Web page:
'I grew up in New York, and I would ride my bike with my cello—I'd career all over the place. I don't do that anymore.'
Bobby Fisher

HOME BASE Cambridge, Massachusetts
STRING THEORY On a recent visit to New York City, Ma stopped by Morel & Gradoux-Matt (250 W. 54th St.; 212/582-8896; www.rareviolins.com), a stringed-instrument shop. "I've known owner René Morel since I was a teenager. He's the physician to my cello. René has a unique sensibility with sound—when he gets it right, he gets goose bumps."
ON THE ROAD Ma's tour schedule has him traveling almost seven months out of the year. "When I fly, I have to buy a ticket for my cello, often a first-class seat; one airline even threw a net around it once. It looked like a caged animal."
SOUND ADVICE "I lost my cello a few years ago in Manhattan. I was dropping someone off at Carnegie Hall and was running late; I left the cello in the trunk of a cab. It was a hugely traumatic experience. My wife and I were staying at the Peninsula New York [700 Fifth Ave.; 800/262-9467 or 212/956-2888; www.peninsula.com; doubles from $590], and a staff member told her, 'Don't worry, ma'am, we'll have it back in five hours.' And they did, almost to the minute. Thankfully, I'd taken the taxi receipt. Always take the receipt."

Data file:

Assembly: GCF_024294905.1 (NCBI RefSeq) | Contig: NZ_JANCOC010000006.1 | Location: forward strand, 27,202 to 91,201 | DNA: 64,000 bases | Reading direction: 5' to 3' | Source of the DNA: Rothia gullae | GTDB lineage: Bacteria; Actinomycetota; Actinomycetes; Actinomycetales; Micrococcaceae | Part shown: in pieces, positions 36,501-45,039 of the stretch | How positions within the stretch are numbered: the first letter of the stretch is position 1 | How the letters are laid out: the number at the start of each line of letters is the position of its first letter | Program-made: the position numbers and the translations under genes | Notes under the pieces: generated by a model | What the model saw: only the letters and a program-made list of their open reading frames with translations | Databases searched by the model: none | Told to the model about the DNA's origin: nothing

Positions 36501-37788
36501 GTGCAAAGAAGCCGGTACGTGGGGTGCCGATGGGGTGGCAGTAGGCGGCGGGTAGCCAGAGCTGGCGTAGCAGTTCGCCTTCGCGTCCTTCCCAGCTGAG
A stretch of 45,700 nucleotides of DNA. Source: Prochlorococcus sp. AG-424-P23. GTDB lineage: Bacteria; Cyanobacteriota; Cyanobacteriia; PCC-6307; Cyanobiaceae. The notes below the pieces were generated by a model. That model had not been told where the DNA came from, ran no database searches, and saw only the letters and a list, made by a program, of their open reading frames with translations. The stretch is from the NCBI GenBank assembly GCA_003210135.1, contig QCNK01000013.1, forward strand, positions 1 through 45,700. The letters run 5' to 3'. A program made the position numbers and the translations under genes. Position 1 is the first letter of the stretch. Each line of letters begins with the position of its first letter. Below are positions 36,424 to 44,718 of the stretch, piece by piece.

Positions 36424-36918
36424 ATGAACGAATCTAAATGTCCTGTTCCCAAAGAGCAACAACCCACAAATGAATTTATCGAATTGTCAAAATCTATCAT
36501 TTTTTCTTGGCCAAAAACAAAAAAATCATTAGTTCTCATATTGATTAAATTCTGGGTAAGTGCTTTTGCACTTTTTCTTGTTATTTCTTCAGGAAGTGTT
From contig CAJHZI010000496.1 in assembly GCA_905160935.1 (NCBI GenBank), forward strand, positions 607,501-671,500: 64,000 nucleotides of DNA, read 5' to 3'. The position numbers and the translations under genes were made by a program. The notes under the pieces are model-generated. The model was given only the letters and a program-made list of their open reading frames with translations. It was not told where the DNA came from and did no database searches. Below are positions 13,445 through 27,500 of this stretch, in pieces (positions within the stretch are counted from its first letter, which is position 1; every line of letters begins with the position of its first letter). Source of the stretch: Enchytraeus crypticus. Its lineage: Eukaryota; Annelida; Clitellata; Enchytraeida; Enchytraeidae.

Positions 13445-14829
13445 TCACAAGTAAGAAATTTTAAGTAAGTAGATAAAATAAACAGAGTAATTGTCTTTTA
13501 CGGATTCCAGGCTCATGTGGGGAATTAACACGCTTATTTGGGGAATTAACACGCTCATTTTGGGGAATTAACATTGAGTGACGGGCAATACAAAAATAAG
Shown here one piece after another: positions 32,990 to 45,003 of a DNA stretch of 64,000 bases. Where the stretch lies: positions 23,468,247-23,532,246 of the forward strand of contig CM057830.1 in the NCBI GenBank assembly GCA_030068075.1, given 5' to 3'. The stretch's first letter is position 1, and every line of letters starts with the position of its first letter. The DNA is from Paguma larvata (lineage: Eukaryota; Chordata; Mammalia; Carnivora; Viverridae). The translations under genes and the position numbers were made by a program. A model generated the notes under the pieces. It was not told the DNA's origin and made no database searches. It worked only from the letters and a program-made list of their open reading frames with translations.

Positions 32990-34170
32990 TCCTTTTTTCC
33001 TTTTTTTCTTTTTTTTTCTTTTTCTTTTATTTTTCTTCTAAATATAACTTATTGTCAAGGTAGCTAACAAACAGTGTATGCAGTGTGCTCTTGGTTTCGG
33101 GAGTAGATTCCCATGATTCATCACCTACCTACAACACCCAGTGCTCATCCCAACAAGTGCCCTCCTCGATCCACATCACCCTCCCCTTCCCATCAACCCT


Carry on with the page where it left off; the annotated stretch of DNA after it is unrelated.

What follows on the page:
—George Kalogerakis

The Peninsula New York